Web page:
cultivating light as we lament

Like everyone else, this past month has me living grief to grief, horror to horror. Fighting against the apathy and resignation that press in after news of yet another attack, another murder. Trying to find the balance between awareness and lament and embracing what is beautiful. Feeling guilty that it might be dishonoring to the victims of police brutality or rogue gunman or terrorists to continue to share joyful meals with friends and play in the kiddie pool and occasionally lose a day to netflix and the laundry pile.

I am horrified not only by the fresh violence we wake to each day but also by the unfolding cultural shift from apathy to fear. For some, this fear compels them to defend and justify police violence. Others use the massacres as a platform to build momentum against all Muslims, embracing racism and religious discrimination as the only means to a ‘safer society’. I’ve watched as the bizarre theological justifications for hatred and oppression roll in, voices from the christian community shouting about God’s sovereignty as if it were a war cry. And then there’s this supremely sobering week spent watching the RNC where every fear or failing experienced in america is pinned on black or brown folks who are stripped of their humanity and painted as animals – violent, amoral, predatory.

My heart is breaking over and over and over again, for what is happening to the world and for how it is revealing just what kind of people we are. What kind of person I am. And I feel paralyzed by the task before me: to raise children who know not just to love but to actively seek out the forgotten, the beat down, and listen to their stories. To lament and love. How do you teach these things to a child? I sit at the kitchen table watching as black men are shot point blank by the officers they are supposed to trust and respect and my children sit across from me trying to bite and smack each other, fighting over graham crackers and blueberries. And the more I watch and read the more volatile I become, stressed and afraid and sorely lacking in patience.

And so from this worn-through place, nerves frayed by the darkness of life and also by the guilt at my ‘grief fatigue’ as a privileged white woman in the most affluent nation in the world, I’ve been reflecting on the meeting place of beauty and lament. I believe there is power in naming victims and pushing against both overt and casual racism and injustice. I believe there is power in educating those who don’t understand, sharing what I have been taught when I did not understand. I believe there is power in weeping and mourning and leaning in with neighbors as we grieve. But it isn’t enough. Without the opportunity to cultivate beauty and reshape our world, we are stuck here in this dark shadowed place. And so I wonder, what can creativity as lament look like?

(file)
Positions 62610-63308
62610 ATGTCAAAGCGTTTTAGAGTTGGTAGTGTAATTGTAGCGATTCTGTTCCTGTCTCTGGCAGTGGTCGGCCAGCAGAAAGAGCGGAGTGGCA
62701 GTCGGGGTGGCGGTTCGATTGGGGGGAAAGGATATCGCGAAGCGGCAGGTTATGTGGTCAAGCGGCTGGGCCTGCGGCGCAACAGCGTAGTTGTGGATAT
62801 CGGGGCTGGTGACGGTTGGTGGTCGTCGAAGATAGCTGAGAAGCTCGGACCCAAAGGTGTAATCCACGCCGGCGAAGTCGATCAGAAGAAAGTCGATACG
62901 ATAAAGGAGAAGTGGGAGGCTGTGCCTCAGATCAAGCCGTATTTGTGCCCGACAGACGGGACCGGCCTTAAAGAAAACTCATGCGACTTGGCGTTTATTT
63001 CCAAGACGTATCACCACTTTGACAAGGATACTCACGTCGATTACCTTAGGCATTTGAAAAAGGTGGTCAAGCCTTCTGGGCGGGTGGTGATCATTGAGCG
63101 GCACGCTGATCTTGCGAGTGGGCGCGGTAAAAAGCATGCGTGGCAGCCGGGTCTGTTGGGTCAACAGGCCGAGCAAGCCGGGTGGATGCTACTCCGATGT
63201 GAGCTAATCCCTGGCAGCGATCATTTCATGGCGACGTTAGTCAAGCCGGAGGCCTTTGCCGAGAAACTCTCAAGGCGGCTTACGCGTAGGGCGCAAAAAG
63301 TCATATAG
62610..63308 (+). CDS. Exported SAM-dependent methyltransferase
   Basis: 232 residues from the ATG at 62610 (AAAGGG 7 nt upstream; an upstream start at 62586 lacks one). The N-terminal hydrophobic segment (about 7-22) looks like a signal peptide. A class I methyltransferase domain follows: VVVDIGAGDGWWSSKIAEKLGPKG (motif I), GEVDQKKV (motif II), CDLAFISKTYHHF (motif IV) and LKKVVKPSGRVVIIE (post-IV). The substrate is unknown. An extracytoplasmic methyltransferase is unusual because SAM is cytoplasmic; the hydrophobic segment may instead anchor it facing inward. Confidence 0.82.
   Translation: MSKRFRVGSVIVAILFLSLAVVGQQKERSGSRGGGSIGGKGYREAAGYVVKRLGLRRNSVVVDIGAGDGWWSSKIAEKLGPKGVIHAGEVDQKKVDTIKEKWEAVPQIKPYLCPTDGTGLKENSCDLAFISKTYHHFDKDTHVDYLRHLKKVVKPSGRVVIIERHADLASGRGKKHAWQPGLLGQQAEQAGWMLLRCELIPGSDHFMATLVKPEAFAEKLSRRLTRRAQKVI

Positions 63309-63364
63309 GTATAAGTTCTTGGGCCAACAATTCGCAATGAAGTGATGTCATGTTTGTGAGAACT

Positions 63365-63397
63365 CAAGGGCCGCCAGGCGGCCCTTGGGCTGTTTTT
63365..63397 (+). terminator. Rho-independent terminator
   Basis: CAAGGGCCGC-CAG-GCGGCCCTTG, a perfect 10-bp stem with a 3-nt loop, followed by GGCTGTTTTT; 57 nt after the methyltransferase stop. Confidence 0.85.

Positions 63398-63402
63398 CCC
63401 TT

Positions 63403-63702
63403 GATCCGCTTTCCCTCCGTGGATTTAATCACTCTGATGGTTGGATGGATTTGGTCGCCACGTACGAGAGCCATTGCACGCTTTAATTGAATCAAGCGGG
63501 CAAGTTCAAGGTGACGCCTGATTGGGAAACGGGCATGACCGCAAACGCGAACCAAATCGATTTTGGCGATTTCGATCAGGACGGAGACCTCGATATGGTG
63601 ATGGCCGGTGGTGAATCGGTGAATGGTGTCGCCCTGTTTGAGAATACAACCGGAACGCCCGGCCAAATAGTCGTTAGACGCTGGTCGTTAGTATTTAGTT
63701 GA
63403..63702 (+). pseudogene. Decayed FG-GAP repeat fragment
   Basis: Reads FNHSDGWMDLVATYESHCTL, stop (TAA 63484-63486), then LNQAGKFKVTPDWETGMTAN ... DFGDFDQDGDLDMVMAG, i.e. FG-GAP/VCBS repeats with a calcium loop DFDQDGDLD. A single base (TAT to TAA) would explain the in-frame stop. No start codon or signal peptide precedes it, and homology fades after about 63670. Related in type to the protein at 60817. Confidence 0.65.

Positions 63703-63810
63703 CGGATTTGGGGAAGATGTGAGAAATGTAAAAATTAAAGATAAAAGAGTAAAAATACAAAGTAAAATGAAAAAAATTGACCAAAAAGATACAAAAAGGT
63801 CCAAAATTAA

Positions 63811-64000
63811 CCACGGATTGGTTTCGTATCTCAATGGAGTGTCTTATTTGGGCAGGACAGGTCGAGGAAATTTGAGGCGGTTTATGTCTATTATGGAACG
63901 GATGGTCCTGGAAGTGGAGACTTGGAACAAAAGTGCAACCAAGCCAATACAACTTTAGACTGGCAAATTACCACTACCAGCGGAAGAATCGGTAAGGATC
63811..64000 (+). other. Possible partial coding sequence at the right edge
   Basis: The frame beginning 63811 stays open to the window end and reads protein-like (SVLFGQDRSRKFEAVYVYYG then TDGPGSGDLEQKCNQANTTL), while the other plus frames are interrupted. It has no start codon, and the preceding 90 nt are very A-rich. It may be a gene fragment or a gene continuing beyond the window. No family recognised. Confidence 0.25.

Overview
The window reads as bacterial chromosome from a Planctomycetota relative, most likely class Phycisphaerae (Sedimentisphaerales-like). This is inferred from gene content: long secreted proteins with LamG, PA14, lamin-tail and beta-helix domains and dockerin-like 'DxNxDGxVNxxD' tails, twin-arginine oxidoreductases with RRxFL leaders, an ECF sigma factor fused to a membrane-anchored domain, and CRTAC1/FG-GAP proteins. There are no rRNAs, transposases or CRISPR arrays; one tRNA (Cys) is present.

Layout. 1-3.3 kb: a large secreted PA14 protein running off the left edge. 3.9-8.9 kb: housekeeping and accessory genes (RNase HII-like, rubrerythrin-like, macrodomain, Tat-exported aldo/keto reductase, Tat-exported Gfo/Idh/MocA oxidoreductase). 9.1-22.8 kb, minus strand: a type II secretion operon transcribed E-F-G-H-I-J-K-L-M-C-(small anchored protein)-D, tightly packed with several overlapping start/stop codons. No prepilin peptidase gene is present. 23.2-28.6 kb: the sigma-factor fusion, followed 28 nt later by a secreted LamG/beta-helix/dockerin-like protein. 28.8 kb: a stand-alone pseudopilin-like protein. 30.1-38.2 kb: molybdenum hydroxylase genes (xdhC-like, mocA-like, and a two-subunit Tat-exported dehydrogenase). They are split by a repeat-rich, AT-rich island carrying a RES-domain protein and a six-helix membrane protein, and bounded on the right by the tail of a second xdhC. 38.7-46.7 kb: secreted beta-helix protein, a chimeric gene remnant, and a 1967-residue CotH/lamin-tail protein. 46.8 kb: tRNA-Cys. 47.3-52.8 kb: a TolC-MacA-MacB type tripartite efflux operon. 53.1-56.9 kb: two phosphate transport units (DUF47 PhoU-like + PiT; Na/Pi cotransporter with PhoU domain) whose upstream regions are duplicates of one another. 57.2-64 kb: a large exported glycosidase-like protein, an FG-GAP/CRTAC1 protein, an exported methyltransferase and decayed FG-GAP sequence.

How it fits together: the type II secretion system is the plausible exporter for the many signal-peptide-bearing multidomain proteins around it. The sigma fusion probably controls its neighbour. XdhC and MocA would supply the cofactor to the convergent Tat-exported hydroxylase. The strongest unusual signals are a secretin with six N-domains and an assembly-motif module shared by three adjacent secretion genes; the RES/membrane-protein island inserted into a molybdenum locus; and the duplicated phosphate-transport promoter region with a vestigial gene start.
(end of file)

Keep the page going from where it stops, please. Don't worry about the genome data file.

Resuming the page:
I’m reminded of this wonderful professor in college who led free yoga classes each week. We would pack the largest rooms on campus, our bleach-stained towels laid out end to end as we sought refuge from the stress of frenetic schedules and unending to-do lists. We longed for rest and rejuvenation, and as soon as we began she would encourage us to set an intention for our practice. She challenged us to choose a person in our lives for whom we can offer our practice of peace and strength. I know some people write off this side of yoga and mediation as new-agey and bogus, but there is something powerful in intentionally spending an hour thinking about someone else and what it means to offer them peace and strength. Sometimes I thought of friends who were struggling with hard situations and sometimes I thought of people who were making life hard for me or others, people I was struggling to make peace with. Either way, for one quiet hour each week I was oriented towards this radical, mystical kind of giving. I need more of that in my life in these dark days. Maybe you do too?

I’ll keep thinking about what it means for me to make space for lament-birthed-beauty, and I would love to hear how your creative impulses lead you to bring light and life into our shadowed spaces. Tonight I plan to do yoga, for my own centering and for those in my life I am struggling to understand and love. I will shove aside the dirty diapers and scattered toys and lay my mat down on top of the carpet of crumbs. I’ll light a few candles and try to let go of all that I cannot control and set my intention upon that which I can: loving others. Unconditionally.